Occasional News and comments on the situation in Post-Saddam Iraq by an Iraqi-American living in Texas
From a few threads back:Lee: "The despots there [KSA] are the moderates and modernizers."Well, I should think that among the 19 million people in Saudi Arabia there must be some folks who are not either despot princes or wahhabi Al Qaeda fanatics.Lee: "Or, do you think you perhaps see a native, Saudi democracy movement that has somehow escaped my attention? And, what evidence do you have for that?"No, I see no such movement. But I don't think that's because the enttire populace is wahhabi fanatical (certainly not the 15% that are shiites at least). I think it's more that the state repression apparatus makes it very hard to launch such a movment. Still, there doesn't necessarily need to be a ready to go alternative if the goal is democracy, right? But very few are heard mentioning that Saudi Arabia should reform to democracy. And I say that if they did not have all that oil and still ruled their people the way they do (not possible, but for reasons sake let's say it was) there would be fierce critizism against them. So, yes, it all comes down to nobody wanting to fuck with them because of all that oil.Bruno: "Saudi Arabia is relatively free from the wave of democracy protests because the stupendous profits realised from the sale of oil are used to essentially pay off a relatively small populace. The standard of living there is pretty high."No. KSA is free of democracy protests because such protesters would find themselves in a cellar with nails driven in under their fingernails in and electrodes hooked up to their genitals in a heartbeat. 47% of the population of 18.5 million is under 18. Youth unemployment is at about 40% and the percentage of the population below the seal of poverty is also 40%. The Sauds do buy off opposition, but it buys off the "elites" and not the little people. Them they control through the vast security apparatus.
You're kidding? The unemployment rate is that high? I guess the electrodes will get my vote as the most likely candidate for social control, then. ...I wonder if there is some sort of state subsidy?
Not terribly informative, but it does help redeem my "state subsidy for peace" angle a little:Saudi Arabia is an economic welfare state with free medical care and unemployment benefits. However, the country relies not on taxation but mainly oil revenues to maintain the social and economic services to its populace.http://en.wikipedia.org/wiki/Unemployment_benefits#Saudi_Arabia
Yes, you do have a point that they throw the people a bone or two. But cronyism, rampant corruption and a really lousy job market for a large portion of young people makes it a potential cinderkeg.Not to mention the oppression from the religous police forcing the insane ideas of some midevil version of "religon" on a young population in the age of the Internet. Young people can go either way on that one. They might, might, think that they are lucky tolive in such a pious society and feel content. Or they might feel that it's a really shitty place they're in and clamor for change. Or they might, possibly through frustration and lack of opportunities, seek to join the radicals of those very real wahhabi fanatics Lee spoke of. Or something else entirely, I have no real insight into the mindset of Saudi youth so I'm mainly guessing here. But I think that given the choice there's a great many of them that would rather live in a democracy of some sort, and who might have demonstrated for that if not for the likelihood they would end up in one of those cellars and having their feet whipped purple at the very least.My hunch is that it isn't so much free healthcare that keeps them off the streets, but rather fear plain and simple.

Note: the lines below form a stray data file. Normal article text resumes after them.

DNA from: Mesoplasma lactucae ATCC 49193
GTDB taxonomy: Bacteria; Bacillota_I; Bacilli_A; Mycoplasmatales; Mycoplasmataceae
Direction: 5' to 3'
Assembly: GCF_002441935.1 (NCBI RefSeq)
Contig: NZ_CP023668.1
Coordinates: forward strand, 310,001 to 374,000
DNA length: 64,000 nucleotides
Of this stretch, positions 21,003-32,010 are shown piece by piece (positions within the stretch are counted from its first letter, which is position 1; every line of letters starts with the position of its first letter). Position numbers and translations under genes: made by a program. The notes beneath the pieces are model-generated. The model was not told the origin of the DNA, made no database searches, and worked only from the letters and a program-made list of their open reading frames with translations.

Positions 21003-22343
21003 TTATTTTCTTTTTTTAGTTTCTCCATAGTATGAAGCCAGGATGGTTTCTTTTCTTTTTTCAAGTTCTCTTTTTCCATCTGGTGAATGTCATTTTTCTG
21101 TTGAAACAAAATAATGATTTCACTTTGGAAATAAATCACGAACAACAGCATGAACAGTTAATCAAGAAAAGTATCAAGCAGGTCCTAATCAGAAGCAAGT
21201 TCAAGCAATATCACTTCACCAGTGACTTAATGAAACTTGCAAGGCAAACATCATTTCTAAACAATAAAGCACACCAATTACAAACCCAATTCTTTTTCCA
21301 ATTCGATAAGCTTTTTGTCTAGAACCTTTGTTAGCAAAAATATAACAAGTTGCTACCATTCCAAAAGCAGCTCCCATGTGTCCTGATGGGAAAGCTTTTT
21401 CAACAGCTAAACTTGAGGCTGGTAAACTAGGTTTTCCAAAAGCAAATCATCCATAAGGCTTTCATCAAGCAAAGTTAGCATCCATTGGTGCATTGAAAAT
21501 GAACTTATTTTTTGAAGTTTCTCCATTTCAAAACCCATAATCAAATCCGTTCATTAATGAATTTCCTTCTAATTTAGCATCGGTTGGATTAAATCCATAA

I'm not exactly the greatest fan of the KSA, so I'm not going to try and defend it, beyond pointing out that the more the population grows, the less per capita the KSA monarchy will have available to spend on handouts. And the more that the problem will exacerbate.
"[M]any hint that Iran especially and other ME-countries too should be ‘freed’ but so very few even mention Saudi Arabia. Now, why is that?" Marcus @ 7:24 PM, prior thread "[D]o you think you perhaps see a native, Saudi democracy movement that has somehow escaped my attention?" Lee C. @ 7:54 AM, prior thread "No, I see no such movement." Marcus @ 1:09 PM, supraFirst things first: I see no good reason why this conversation isn't being conducted in the thread in which it originated. I don't see why you thought you had to bring it forward. That said, my central point, my central question was: "[W]hich of the counter forces to the royal family do you think we in The West should be supporting? *** *** "Whom does Sweden, or even your own personal self, support there in Saudi Arabia?" Lee C., ibid.I notice that the important question has gone unanswered. Instead you turn to pressing your claim that: "But very few are heard mentioning that Saudi Arabia should reform to democracy." Marcus @ @ 1:09 PM, supraI suppose that might be true in Sweden, maybe even all across Europe. However, the Saudi royals are, politically, rather unpopular, pretty much across the political spectrum, left to right, here in The States. (Dubyah's personal affection for the royal family being seen as an annoying, aberrant personal quirk, not much appreciated by much of anybody else. But, Dubyah's retired now, and there's not much point in belaborng the issue.) The fact that you guys don't often think to mention them doesn't mean they've escaped our attention over here.Quite simply, Marcus, the habit of turning a blind eye to the repression and corruption rampant in the Saudi political system is primarily a European sin (perhaps also indulged in South Africa), but it's not much indulged in over here.